Wells Fargo (NYSE: WFC) was the laggard among the three major U.S. banks reporting second-quarter earnings Tuesday morning. In contrast to peers JPMorgan Chase and Citigroup, it missed estimates badly on both the top and bottom lines.
The bank took in $17.8 billion in revenue in Q2, down almost 18% year over year. Its net loss deepened to almost $2.4 billion ($0.66 per share), a dramatic flip from its net profit of $6.2 billion a year earlier. This was on the back of a 1.5% drop in total loans to $935 billion, and a 9% rise in average deposits to nearly $1.4 trillion.
On average, analysts tracking the bank had been modeling for $18.4 billion in revenue and a net loss of only $0.20 per share.
The main reason for Wells Fargo's dive into the red on the bottom line was loan-loss provisioning in anticipation of the looming spike in loan defaults as the coronavirus-driven recession extends.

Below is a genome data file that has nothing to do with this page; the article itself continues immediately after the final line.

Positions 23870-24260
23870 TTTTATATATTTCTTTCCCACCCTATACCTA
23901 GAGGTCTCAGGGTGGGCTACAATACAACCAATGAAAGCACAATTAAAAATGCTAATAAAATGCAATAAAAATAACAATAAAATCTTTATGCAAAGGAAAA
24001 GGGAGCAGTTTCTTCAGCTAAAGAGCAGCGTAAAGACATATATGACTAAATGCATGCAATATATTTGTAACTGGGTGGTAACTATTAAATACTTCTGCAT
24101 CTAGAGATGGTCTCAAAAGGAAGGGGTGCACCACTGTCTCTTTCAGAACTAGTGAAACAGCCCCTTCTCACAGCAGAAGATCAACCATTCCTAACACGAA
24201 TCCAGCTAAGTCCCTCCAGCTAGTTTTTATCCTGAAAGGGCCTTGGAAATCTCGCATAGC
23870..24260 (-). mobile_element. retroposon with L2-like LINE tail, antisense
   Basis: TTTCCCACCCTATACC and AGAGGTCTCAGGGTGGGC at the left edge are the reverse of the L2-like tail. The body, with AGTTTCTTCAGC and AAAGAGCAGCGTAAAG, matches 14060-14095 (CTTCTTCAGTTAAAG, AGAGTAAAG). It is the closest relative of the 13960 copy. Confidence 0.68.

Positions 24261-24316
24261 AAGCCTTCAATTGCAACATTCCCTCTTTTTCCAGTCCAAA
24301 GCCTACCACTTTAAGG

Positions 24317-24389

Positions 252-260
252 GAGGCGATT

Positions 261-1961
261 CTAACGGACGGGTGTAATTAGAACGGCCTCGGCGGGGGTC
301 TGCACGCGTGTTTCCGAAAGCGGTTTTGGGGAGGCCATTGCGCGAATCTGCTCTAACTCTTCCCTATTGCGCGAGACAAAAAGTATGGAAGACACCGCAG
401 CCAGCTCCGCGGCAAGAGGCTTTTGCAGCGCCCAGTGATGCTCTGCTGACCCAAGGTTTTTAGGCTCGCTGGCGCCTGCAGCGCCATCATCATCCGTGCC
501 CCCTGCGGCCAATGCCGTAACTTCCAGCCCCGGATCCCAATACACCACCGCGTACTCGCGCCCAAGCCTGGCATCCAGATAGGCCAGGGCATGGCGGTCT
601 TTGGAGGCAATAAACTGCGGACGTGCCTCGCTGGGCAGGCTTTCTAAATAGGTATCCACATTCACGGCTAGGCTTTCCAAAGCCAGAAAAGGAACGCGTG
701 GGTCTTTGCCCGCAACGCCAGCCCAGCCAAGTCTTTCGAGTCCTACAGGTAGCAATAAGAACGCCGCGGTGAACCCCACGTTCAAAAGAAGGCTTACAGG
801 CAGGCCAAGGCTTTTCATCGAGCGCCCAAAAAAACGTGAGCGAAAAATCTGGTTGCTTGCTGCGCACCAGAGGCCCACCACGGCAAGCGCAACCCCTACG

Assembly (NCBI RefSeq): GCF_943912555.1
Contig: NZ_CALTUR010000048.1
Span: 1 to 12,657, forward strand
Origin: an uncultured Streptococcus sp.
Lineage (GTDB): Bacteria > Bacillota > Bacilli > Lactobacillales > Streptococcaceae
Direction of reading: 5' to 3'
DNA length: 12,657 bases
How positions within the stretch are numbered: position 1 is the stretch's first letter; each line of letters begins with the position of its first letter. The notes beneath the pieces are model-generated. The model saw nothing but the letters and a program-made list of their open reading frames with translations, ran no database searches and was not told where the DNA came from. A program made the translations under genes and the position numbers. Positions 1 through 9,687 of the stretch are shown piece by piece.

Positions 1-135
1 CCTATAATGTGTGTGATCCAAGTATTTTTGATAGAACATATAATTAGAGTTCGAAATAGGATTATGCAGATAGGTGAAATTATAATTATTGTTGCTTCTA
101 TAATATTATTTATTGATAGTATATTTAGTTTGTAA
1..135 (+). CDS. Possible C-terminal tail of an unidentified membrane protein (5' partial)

Following the pattern it (and most other lenders) set in Q1, the bank again significantly ramped up the amount of money it allocated to cover those expected losses. For Q2, its loan-loss provisions totaled $3.38 billion; a year ago, they were only $479 million.
As was widely expected, the struggling bank also cut its next quarterly dividend to $0.10 per share, an 80% chop from the previous $0.51 payout. At the current stock price, the new dividend yields about 1.6%.
In the wake of the earnings release on Tuesday, Wells Fargo shares were down by nearly 6% in mid-afternoon trading, while the broader stock market was up fractionally.
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